SEOUL-- The government jacked up prices of coal briquettes sharply Tuesday in an effort to meet rising production costs, the commerce ministry said.
Under new government guidelines on coal briquette and anthracite prices, the maximum sale price rose 19.6 percent to 534.3 won (US$0.49) per coal briquette.
Demand for coal briquettes tends to increase for the winter as many low-income people use them both for cooking and heating traditional Korean homes.
The ministry also marked up the maximum sale price of anthracite by 8 percent to 172,660 won per ton.
Last year, the government raised the prices of coal briquettes and anthracite by the same rates. The price of anthracite was hiked for the first time in five years, and that of coal briquettes in seven years.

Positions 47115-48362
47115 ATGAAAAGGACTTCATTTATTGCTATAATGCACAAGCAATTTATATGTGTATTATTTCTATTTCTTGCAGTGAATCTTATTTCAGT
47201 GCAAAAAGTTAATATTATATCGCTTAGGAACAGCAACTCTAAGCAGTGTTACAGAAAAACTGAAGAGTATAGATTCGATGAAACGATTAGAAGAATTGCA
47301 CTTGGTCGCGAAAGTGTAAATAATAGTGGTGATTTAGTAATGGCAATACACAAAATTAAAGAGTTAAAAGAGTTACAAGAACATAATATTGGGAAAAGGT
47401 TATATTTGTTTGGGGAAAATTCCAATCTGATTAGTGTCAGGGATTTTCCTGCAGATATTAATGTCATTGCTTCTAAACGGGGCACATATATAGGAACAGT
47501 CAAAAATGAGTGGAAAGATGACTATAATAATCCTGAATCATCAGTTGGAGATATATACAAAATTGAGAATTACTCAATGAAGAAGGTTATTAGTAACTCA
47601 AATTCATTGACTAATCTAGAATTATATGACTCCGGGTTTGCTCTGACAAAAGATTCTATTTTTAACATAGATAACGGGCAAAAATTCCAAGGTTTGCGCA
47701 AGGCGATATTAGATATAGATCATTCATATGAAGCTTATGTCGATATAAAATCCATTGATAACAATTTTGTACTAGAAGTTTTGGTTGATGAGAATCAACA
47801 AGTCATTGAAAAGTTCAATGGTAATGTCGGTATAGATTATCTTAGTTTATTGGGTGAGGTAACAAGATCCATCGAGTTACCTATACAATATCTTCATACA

"Coal production costs have been on the rise due to worsening production environments, but their sale prices have been frozen, leading to a big gap between them," the ministry said. "Through the price hike, the government will cut subsidies for producers, while augmenting fiscal support for coal briquette users."
Under a plan for the abolition of fossil fuel subsidies submitted to the Group of 20, South Korea should put the lid on government subsidies for coal producers by 2020.
As of this year, the maximum sale price of anthracite amounts to 79 percent of the production cost, while the number stands at 64 percent for coal briquettes. The government gives producers subsidies equal to the gap.
The ministry said the government will also increase financial support for low-income people by more than 33 percent in order to cushion the impact of the price hike.
Source: Yonhap News Agency